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Freedom is a fundamental right — but, when it comes to the Internet and social media, some governments have been restrictive. The issue of freedom of speech risen again in Canada as the government reportedly plans to censor its citizens’ social media activities.
On October 22, incumbent Canadian Prime Minister Justin Trudeau was confirmed as the winner of the recently-concluded elections in the North American country.
While the reactions to his win were predictably mixed, those who were skeptical about his candidacy were focused on his scandals and corruption charges. What few have gotten to just yet is how his government seems ready to regulate social media activity.
On October 10, local news outlet Blacklock’s Reporter published a report detailing the decision of Trudeau’s liberal party to censor social media if it won. This would include censoring content on Facebook, YouTube, and other online platforms it deems hurtful. Now that the re-election objective has been achieved, it is time to talk about what this means.
The issue of censoring social media has been rather prominent in recent times. The growth in the influence of platforms like Facebook and Twitter also means a growth in harmful, inaccurate, and deliberately-inciting content.
In the wake of the alleged meddling of the Russian government in the 2016 United States elections, several countries have taken steps to moderate content on social media platforms. Some of these countries have taken their content moderation steps to the extreme and even targeted the press as well.
One of those countries is Australia, where competing news agencies in the country have now banded together to protest press censorship and government secrecy efforts.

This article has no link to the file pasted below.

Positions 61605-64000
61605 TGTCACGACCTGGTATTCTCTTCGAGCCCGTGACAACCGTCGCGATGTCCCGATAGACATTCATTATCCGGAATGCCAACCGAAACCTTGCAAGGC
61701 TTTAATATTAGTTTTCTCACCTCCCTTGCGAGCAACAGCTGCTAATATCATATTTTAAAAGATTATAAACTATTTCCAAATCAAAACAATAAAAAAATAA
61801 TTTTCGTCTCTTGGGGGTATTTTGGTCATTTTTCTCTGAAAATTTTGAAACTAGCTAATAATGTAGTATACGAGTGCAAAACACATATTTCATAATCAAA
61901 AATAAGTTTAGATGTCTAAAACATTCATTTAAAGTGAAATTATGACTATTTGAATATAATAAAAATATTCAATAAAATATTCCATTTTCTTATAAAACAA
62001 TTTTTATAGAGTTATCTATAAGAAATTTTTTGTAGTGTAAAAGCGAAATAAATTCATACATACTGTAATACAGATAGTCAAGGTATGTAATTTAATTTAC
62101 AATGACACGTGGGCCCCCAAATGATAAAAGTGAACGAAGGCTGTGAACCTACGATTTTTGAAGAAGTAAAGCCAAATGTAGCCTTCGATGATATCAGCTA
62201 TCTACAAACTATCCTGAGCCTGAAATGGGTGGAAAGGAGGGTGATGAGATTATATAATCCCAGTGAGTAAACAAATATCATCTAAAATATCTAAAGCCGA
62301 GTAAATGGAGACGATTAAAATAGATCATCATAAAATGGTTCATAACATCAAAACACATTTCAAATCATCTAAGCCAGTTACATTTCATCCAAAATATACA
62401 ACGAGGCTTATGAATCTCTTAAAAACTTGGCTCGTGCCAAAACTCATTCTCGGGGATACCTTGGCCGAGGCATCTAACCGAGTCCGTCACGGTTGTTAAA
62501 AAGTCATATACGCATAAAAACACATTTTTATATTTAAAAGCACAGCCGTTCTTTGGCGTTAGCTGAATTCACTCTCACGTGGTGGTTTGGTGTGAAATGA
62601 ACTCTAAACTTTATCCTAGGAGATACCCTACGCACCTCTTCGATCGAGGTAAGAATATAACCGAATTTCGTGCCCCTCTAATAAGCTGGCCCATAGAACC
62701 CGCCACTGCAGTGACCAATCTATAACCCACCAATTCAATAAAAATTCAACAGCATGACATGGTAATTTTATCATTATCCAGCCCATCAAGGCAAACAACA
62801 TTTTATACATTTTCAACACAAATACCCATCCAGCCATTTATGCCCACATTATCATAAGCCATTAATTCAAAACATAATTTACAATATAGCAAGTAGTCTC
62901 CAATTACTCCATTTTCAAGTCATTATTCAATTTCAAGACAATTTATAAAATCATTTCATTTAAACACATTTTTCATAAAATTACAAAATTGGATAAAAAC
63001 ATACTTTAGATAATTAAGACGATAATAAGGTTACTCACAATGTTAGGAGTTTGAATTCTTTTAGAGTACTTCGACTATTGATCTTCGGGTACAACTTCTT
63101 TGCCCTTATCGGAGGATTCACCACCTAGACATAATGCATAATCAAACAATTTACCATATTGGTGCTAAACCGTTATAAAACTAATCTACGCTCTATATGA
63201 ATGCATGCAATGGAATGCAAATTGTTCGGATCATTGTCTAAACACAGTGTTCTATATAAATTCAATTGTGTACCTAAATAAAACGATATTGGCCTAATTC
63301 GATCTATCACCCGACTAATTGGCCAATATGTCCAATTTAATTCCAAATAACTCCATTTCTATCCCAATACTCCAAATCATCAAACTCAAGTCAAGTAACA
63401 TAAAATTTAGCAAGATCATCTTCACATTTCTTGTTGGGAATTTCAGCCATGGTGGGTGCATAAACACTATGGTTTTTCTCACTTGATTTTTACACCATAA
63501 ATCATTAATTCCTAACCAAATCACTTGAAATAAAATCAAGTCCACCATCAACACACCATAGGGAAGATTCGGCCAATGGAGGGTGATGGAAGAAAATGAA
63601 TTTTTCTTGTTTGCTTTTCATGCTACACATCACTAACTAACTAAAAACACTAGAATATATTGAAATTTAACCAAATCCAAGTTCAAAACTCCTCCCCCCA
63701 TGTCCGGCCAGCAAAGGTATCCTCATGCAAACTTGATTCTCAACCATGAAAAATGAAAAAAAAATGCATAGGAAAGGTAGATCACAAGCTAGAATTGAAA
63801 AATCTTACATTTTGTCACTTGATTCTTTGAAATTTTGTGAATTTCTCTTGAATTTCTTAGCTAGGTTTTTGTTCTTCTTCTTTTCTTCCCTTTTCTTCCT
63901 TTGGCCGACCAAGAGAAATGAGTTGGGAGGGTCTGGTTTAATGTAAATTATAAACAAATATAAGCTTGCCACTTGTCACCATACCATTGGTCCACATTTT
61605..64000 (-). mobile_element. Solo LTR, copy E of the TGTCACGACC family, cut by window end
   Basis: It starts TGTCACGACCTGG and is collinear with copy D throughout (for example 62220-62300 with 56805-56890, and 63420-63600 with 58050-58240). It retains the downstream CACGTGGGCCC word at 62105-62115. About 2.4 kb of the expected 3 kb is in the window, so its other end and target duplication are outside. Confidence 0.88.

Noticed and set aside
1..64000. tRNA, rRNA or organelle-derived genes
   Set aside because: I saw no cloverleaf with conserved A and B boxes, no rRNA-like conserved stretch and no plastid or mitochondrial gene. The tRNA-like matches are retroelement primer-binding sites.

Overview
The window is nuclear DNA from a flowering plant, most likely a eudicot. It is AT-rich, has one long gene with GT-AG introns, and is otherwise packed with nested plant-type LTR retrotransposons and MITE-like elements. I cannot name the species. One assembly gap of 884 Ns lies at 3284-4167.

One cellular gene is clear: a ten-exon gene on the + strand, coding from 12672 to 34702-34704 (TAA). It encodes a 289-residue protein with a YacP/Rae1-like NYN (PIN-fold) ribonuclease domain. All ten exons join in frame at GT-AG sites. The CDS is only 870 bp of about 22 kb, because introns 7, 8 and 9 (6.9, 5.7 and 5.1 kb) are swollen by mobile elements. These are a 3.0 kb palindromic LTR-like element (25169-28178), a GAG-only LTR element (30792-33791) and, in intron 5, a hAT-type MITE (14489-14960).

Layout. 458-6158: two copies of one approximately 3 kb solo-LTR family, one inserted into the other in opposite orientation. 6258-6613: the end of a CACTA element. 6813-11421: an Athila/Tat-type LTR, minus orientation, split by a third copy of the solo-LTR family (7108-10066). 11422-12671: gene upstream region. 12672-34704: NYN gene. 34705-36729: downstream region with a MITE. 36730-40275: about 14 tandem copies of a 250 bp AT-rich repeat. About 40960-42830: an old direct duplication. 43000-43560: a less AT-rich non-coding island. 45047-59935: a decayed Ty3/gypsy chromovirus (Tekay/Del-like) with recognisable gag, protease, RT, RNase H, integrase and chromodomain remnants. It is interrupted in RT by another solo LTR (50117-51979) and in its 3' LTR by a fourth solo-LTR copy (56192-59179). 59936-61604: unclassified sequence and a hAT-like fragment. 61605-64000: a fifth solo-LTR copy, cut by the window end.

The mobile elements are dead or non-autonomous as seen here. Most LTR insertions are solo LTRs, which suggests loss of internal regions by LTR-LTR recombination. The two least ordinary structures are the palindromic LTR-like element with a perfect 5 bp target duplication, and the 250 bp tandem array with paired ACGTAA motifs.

The Canadian government might not be as hostile to the members of its press but, considering the numerous scandals that current Prime Minister Trudeau has been mired in (including accusations of sexual harassment, appearing in blackface, corruption, and gross incompetence), it wouldn’t be shocking to see him curb press freedom — both physically and on social media — in the future.
and the technology that powers it possess the principles of immutability and decentralization— and these could be the saving grace for Canadians in case the Trudeau administration enforces a censorship campaign on the press and social media.
Chinese students have used the blockchain to preserve content the government desperately wants to keep away from the citizens. By placing it on the blockchain, the content becomes permanent and available in the public domain — far away from any central authority who wants to censor it.
Decentralized platforms are also springing up as an alternative to popular media outlets. The likes of Steemit, Sola, Minds, Diaspora, and Mastodon provide users with more control over their content — and freedom from the establishment is assured. It is still too early to see how Trudeau’s social media censorship campaign will go. However, in the event that things become dire, we will always have hope in Bitcoin to save the day.
Do you think Bitcoin could lead the charge against media censorship in Canada? Let us know your thoughts in the comments.
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